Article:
Sorry if my example is a bit out of context. But I wonder if it is grammatically correct to write 神々しささえ感じさせる異様な像?

What confuses me most is the fact that it is a verb and then a na-adjective right after.

Also if you could give an advice on how I should think when translating that would be appreciated. Right now I'm just thinking what sounds most natural, but is there a specific order you should follow? If there is a "system" for Japanese to English translating it would be good to know.

This example.


This is my guess on translation:

It was said to be a strange statue that was surprisingly big and even felt divine.

Or is it something with "divine strange statue".

  • 1
    On the other hand, I'm confused with what this question is about. Seems like two or three different ones with one a bit out of topic (system for translating).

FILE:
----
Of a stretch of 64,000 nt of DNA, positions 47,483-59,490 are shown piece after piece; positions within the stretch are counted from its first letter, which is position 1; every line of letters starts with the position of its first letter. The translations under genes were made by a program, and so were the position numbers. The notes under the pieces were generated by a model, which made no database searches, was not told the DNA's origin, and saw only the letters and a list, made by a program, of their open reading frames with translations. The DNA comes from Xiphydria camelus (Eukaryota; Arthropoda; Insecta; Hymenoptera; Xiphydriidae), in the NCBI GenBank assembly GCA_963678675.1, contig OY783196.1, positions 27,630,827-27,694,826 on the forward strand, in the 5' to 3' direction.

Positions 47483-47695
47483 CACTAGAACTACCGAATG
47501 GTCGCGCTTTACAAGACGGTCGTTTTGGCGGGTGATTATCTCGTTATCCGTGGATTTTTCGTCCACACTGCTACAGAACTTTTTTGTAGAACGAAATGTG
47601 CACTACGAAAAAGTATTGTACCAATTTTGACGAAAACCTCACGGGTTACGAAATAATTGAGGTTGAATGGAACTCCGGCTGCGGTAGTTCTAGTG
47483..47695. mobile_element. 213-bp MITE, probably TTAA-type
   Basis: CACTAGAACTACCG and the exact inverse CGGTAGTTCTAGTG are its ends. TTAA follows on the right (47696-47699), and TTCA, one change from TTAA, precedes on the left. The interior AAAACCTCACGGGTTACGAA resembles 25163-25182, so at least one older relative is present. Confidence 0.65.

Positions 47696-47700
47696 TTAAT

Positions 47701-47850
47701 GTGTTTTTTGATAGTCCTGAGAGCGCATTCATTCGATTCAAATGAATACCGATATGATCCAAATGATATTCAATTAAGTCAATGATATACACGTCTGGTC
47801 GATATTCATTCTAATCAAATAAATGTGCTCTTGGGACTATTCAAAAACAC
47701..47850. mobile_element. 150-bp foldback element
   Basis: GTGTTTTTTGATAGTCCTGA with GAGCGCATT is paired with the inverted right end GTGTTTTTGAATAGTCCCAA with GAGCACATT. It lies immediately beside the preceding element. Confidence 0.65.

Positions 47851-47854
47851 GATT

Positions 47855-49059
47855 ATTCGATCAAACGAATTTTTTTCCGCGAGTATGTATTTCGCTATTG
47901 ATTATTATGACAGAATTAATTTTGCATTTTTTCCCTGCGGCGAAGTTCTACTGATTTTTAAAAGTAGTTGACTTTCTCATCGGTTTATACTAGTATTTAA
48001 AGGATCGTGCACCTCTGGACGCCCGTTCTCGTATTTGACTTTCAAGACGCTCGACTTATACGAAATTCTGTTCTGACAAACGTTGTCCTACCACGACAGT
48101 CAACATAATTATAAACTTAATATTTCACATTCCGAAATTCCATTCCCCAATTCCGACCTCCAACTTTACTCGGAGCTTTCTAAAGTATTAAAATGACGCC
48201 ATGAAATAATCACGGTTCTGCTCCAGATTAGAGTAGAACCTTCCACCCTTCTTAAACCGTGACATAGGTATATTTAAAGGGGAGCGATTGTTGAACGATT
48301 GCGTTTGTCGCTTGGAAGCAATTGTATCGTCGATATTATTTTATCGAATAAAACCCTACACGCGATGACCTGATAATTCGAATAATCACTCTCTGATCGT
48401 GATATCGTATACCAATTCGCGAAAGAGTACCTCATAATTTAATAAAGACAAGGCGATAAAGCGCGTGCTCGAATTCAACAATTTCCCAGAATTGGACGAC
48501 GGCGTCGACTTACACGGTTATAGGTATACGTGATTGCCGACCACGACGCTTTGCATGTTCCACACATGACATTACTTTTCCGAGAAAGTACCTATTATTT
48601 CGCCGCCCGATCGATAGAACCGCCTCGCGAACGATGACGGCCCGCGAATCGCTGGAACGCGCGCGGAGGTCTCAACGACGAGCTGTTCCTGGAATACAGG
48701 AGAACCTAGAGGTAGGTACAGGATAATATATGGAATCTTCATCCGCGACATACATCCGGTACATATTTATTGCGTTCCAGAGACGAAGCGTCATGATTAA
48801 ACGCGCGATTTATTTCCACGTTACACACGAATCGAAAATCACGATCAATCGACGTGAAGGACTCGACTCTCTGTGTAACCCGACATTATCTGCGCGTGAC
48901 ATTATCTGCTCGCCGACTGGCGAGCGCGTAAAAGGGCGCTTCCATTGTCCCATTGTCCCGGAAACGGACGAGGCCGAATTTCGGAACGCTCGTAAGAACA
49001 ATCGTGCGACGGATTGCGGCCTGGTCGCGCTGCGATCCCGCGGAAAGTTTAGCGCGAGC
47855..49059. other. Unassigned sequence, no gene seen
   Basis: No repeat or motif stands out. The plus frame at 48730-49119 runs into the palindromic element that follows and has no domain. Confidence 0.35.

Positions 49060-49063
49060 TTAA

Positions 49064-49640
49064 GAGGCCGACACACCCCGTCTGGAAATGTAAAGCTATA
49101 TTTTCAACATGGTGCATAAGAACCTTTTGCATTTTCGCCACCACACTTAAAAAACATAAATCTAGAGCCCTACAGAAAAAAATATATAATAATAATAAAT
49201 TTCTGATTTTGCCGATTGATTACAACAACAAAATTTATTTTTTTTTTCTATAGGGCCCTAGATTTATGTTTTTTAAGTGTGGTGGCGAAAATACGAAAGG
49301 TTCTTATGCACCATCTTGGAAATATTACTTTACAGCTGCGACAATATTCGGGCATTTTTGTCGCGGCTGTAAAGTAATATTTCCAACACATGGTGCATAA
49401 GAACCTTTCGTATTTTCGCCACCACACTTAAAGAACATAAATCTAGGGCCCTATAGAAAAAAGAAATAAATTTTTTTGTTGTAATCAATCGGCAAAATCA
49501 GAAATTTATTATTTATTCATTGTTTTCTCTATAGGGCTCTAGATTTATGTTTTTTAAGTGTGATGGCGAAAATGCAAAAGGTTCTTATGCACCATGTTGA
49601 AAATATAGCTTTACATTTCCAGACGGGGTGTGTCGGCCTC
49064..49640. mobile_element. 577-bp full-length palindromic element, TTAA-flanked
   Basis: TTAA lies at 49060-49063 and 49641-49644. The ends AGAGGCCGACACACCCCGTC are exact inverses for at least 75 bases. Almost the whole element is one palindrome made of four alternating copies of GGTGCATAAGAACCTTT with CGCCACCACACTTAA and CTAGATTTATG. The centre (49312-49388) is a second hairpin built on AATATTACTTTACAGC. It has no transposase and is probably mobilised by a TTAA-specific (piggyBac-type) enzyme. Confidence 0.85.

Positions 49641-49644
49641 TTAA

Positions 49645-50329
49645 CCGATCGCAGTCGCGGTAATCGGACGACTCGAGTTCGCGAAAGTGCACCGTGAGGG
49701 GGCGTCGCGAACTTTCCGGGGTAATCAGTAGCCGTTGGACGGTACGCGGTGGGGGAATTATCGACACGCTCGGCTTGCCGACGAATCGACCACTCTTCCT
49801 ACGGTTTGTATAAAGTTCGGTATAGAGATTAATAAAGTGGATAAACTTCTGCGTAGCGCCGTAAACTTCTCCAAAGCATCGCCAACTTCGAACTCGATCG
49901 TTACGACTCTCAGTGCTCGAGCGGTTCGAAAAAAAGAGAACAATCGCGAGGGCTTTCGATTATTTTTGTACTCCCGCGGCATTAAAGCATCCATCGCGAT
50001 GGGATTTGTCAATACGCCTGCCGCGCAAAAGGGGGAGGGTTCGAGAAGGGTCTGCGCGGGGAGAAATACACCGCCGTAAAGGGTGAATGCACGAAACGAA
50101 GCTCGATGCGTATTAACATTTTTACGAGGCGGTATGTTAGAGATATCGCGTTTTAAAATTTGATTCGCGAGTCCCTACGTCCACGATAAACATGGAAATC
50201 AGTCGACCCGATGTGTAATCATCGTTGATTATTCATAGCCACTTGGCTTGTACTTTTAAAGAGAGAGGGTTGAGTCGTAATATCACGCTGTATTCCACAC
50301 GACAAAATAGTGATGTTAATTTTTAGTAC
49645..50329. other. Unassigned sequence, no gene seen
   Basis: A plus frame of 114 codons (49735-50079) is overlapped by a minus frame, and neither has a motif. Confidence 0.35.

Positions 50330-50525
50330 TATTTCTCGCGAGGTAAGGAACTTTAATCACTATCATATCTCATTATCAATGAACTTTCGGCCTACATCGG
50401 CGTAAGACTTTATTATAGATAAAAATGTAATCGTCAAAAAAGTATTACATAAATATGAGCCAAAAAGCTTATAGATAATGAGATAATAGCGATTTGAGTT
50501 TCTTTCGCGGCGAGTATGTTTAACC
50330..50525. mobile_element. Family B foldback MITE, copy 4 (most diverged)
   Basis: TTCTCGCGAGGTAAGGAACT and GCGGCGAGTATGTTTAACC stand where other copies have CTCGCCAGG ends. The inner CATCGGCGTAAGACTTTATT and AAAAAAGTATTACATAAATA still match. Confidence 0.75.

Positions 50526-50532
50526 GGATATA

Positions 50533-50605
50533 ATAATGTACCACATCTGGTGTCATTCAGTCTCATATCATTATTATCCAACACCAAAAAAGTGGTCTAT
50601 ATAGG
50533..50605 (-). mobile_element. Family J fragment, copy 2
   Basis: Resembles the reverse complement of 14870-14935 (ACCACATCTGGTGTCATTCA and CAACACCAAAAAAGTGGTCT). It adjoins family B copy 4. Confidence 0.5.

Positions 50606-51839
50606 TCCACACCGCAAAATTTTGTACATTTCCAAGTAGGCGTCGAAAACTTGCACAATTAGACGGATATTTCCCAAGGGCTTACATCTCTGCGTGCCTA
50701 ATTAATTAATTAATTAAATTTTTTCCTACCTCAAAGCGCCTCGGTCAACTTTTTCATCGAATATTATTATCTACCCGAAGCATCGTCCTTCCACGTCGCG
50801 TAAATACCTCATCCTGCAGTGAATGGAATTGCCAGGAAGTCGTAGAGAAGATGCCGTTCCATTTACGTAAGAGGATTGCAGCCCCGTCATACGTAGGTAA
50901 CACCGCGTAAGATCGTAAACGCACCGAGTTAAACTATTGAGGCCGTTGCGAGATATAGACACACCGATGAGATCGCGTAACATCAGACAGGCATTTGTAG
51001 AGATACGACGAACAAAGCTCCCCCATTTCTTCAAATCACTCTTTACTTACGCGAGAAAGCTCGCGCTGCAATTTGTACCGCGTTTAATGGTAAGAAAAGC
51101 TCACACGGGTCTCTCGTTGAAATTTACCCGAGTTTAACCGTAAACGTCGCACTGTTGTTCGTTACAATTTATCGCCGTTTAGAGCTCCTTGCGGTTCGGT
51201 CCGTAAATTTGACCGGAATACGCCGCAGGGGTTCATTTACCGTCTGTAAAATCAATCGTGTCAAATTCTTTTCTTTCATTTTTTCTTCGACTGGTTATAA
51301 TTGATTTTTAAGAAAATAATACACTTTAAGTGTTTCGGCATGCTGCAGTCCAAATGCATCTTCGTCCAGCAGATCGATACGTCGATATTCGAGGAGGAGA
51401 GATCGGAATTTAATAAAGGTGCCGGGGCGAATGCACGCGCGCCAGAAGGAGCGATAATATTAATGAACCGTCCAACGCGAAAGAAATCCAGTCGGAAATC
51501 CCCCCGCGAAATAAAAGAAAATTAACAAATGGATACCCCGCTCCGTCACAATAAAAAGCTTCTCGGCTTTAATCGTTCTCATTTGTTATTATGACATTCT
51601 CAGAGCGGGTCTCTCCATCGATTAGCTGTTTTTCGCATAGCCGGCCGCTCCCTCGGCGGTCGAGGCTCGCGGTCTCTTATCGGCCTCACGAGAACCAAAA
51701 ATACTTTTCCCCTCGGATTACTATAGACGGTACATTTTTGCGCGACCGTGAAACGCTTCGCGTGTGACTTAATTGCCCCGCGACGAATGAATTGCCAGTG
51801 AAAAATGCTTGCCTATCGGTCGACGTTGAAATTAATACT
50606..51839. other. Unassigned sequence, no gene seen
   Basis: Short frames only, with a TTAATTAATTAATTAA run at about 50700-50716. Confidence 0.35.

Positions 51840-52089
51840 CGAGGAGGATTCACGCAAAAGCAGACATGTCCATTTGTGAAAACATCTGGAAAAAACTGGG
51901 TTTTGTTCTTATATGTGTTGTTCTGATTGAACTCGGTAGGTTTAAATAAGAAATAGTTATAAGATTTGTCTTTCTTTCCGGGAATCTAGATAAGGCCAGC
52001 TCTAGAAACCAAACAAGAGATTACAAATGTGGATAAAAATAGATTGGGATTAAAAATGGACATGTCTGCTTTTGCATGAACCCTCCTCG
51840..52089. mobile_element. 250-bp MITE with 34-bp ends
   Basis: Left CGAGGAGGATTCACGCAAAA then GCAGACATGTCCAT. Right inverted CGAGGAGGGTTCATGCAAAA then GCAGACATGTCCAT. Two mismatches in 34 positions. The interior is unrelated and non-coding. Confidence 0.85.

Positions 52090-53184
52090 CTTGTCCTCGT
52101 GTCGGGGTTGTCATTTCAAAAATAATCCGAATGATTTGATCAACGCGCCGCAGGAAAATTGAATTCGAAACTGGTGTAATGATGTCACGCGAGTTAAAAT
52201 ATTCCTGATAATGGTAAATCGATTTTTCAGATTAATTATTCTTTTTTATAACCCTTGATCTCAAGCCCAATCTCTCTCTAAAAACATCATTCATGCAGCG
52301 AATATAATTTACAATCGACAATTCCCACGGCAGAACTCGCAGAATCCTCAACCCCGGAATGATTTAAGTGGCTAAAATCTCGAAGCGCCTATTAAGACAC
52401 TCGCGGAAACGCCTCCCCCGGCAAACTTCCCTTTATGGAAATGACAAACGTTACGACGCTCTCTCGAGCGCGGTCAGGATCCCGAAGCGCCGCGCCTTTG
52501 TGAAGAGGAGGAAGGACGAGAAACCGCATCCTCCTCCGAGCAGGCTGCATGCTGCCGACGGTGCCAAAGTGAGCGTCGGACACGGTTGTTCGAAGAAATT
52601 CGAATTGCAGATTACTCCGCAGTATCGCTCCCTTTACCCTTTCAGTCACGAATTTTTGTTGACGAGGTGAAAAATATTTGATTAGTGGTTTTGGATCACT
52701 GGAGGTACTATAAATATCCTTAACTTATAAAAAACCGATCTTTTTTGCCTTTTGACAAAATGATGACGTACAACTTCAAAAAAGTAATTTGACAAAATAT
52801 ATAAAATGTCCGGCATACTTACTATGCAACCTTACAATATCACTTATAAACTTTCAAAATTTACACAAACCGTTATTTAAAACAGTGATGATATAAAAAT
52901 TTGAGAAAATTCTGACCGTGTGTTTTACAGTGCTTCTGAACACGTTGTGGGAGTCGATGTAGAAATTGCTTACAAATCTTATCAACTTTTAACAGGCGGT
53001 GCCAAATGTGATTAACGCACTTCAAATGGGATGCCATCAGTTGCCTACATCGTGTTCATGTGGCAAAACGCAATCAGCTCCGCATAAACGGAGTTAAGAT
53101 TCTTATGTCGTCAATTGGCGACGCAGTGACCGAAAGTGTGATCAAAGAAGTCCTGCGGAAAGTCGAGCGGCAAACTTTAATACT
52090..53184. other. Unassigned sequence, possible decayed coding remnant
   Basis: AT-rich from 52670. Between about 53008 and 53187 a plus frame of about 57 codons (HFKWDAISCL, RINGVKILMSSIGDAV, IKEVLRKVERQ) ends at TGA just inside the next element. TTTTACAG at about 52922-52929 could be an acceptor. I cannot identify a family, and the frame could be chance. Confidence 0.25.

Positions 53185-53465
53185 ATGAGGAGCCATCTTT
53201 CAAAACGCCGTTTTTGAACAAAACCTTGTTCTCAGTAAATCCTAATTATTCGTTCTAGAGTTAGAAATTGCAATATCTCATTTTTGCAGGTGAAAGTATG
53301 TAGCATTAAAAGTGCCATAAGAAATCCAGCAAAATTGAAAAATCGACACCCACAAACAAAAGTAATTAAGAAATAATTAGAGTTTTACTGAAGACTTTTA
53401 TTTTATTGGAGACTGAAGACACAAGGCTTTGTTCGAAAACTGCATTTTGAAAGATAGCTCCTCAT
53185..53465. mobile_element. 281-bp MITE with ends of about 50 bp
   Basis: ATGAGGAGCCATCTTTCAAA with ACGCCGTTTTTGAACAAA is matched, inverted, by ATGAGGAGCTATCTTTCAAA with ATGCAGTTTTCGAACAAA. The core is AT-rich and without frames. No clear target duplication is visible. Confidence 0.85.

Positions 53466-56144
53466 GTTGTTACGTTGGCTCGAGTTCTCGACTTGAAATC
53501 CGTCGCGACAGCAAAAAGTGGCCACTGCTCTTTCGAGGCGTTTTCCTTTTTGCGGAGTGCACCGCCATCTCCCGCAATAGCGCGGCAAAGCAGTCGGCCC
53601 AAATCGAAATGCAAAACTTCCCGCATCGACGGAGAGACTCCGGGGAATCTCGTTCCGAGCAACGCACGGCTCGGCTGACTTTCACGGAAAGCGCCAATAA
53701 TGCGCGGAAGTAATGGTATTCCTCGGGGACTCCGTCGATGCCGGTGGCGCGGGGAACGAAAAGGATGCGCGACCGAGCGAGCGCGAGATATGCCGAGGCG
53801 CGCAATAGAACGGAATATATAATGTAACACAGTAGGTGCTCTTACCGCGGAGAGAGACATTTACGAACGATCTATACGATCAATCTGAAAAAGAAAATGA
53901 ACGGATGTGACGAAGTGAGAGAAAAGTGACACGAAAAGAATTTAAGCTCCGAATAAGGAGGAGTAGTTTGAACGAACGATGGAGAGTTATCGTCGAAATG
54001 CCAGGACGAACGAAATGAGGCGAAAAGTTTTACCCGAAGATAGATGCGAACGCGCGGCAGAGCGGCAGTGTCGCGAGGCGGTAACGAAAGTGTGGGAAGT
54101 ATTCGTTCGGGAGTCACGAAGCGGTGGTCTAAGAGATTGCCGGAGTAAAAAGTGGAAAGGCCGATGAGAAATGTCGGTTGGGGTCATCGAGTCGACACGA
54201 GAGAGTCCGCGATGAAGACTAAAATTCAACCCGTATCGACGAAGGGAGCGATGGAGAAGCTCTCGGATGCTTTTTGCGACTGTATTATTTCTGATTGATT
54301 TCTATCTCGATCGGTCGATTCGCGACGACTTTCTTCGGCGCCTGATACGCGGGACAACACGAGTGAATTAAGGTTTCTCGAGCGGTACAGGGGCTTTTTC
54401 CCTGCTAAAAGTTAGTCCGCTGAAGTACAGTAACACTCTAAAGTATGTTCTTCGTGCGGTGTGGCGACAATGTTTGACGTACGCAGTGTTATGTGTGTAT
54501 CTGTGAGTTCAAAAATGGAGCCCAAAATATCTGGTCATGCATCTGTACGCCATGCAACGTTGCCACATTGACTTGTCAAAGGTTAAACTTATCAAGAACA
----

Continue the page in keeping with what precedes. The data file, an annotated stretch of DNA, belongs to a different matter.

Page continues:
– macraf
    Oct 19 '16 at 23:16

驚くほど大きく ("surprisingly big (and)"), 神々しささえ感じさせる ("(which) causes even a divine feeling") and 異様な ("peculiar") all modify 像. Alternatively, you can think 神々しささえ感じさせる modifies the noun phrase 異様な像 ("peculiar statue") as a whole.

As you already know, 神々しささえ感じさせる is a relative clause that always modifies a noun. So if another adjective follows right after, you have to "wait" for the next noun (or noun phrase), which is 像 in this case.

The order is important: if the sentence were 異様な神々しささえ感じさせる像, people will take this 異様な as the word that modifies 神々しさ (i.e., "peculiar divinity").


... verb and then a na-adjective right after.

See: * "The Japanese language does not have words that function as adjectives in a syntactic sense"

It was said to be a strange statue that was surprisingly big and even felt divine.

That's near-perfect. Variants :

It was said to be a bizarre statue that was surprisingly large and even a little awe-inspiring.

It was said to be a surprisingly large, and even awe-inspiring, bizarre statue.

I try not to change the order of keywords and key phrases.

If there's a system (i.e., formal procedure), i'd like to know too.

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